According to Eurostat 47.3 million people lived in the European Union in 2010 who were born outside their resident country. This corresponds to 9.4% of the total EU population. Of these, 31.4 million (6.3%) were born outside the EU and 16.0 million (3.2%) were born in another EU member state. The largest absolute numbers of people born outside the EU were in Germany (6.4 million), France (5.1 million), the United Kingdom (4.7 million), Spain (4.1 million), Italy (3.2 million), and the Netherlands (1.4 million).[13]

Country Total population (millions) Total Foreign-born (millions) % Born in other EU state (millions) % Born in a non EU state (millions) %
Germany 81.802 9.812 12.0 3.396 4.2 6.415 7.8
France 64.716 7.196 11.1 2.118 3.3 5.078 7.8
United Kingdom 62.008 7.012 11.3 2.245 3.6 4.767 7.7
Spain 45.989 6.422 14.0 2.328 5.1 4.094 8.9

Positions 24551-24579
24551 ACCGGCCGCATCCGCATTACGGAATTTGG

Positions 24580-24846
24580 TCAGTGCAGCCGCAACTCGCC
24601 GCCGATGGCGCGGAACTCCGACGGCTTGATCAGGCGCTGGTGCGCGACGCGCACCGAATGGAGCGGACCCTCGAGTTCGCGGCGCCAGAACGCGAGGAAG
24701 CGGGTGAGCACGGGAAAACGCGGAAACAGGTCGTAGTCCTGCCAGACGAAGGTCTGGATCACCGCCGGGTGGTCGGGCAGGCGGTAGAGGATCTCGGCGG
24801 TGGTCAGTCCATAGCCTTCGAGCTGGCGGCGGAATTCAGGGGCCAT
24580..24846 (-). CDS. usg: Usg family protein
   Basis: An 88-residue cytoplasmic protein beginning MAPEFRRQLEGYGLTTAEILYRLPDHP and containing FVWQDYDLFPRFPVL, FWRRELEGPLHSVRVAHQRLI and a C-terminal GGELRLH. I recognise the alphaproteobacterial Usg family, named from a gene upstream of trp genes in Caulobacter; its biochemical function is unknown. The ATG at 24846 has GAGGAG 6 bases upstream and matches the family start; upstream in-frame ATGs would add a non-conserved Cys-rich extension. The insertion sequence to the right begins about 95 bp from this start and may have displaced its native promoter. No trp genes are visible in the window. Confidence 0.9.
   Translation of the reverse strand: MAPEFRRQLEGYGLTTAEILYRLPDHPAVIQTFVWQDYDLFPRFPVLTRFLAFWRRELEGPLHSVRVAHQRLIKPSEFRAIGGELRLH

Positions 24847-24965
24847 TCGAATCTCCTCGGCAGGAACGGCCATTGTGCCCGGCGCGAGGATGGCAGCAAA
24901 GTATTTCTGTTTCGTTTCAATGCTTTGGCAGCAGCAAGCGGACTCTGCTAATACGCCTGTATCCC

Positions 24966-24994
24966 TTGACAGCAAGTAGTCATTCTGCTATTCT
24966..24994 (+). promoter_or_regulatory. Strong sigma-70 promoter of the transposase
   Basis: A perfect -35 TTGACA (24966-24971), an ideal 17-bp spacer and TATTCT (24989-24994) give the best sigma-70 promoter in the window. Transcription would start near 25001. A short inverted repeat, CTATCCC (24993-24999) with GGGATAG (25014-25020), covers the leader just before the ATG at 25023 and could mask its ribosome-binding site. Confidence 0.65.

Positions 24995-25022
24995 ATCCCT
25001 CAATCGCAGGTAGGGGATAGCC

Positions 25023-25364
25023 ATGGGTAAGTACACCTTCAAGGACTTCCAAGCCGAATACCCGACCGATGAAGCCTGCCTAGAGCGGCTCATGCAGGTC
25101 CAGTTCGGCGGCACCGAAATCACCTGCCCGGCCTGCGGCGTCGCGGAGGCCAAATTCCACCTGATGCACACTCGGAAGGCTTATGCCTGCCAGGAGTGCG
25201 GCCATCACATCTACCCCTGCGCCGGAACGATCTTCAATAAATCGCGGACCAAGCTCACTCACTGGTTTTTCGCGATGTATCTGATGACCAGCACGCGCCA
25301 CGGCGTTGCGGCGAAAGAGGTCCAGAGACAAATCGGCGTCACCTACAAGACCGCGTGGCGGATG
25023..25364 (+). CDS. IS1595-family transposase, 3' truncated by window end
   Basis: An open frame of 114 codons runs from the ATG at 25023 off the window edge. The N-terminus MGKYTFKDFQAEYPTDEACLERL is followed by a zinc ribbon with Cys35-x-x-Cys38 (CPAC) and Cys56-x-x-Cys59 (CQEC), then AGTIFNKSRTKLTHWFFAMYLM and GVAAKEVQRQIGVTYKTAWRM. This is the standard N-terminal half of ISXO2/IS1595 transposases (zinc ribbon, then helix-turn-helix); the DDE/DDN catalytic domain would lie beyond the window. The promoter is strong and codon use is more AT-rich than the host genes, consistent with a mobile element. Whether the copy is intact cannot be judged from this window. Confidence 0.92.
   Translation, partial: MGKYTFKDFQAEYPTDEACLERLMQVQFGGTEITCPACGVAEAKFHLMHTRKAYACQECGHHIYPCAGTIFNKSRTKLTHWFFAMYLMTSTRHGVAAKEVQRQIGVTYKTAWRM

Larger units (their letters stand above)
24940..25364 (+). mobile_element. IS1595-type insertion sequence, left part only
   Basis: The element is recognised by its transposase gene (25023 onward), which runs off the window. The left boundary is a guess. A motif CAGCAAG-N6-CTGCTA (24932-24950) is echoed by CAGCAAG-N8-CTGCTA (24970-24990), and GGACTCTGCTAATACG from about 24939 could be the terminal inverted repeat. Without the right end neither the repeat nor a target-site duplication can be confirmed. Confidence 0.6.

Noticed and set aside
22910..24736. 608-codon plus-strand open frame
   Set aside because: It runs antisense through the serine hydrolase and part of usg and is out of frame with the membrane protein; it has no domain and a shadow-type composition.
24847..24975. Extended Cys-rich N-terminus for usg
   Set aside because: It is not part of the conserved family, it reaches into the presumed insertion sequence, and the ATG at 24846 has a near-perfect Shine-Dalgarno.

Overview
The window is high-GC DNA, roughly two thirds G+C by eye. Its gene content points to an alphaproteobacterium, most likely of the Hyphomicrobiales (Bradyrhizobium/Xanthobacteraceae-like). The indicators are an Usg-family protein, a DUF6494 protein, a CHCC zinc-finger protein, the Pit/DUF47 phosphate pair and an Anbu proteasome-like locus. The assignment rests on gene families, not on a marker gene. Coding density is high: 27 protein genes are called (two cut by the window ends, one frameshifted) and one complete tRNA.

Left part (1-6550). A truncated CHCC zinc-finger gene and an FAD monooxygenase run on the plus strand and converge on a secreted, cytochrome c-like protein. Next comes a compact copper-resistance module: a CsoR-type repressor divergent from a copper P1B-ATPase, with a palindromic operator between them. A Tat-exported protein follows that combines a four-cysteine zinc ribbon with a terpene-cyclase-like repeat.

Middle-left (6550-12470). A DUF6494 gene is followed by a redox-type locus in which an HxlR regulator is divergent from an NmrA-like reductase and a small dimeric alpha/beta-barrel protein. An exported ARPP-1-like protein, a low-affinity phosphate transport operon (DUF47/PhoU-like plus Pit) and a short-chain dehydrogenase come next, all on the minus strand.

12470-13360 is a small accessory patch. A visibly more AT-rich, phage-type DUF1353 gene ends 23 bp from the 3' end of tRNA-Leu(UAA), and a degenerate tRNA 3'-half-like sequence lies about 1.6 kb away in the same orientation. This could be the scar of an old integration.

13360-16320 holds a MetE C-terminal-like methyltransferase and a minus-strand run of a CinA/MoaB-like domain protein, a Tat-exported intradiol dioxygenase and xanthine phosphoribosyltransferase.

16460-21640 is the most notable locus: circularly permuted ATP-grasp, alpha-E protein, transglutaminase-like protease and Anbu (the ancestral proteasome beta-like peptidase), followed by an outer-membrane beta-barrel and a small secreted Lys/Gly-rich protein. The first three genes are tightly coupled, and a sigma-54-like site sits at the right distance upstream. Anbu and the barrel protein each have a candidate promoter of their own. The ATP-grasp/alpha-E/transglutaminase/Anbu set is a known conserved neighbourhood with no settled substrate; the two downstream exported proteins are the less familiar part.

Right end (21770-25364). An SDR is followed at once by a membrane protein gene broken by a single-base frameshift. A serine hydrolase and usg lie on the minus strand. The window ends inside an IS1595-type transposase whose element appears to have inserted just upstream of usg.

Italy 60.343 4.798 8.0 1.592 2.6 3.205 5.3
Netherlands 16.575 1.832 11.1 0.428 2.6 1.404 8.5
Greece 11.305 1.256 11.1 0.315 2.8 0.940 8.3
Sweden 9.340 1.337 14.3 0.477 5.1 0.859 9.2
Austria 8.367 1.276 15.2 0.512 6.1 0.764 9.1
Belgium 10.666 1.380 12.9 0.695 6.5 0.685 6.4
Portugal 10.637 0.793 7.5 0.191 1.8 0.602 5.7
Denmark 5.534 0.500 9.0 0.152 2.8 0.348 6.3
EU 27 501.098 47.348 9.4 15.980 3.2 31.368 6.3

Irregular migration

The concept of an "irregular", "undocumented", or "illegal" migrant did not become meaningful in Spain's social imaginary until the passing of the Ley de Extranjería in 1985, a year before Spain's entry into the European Communities.[32]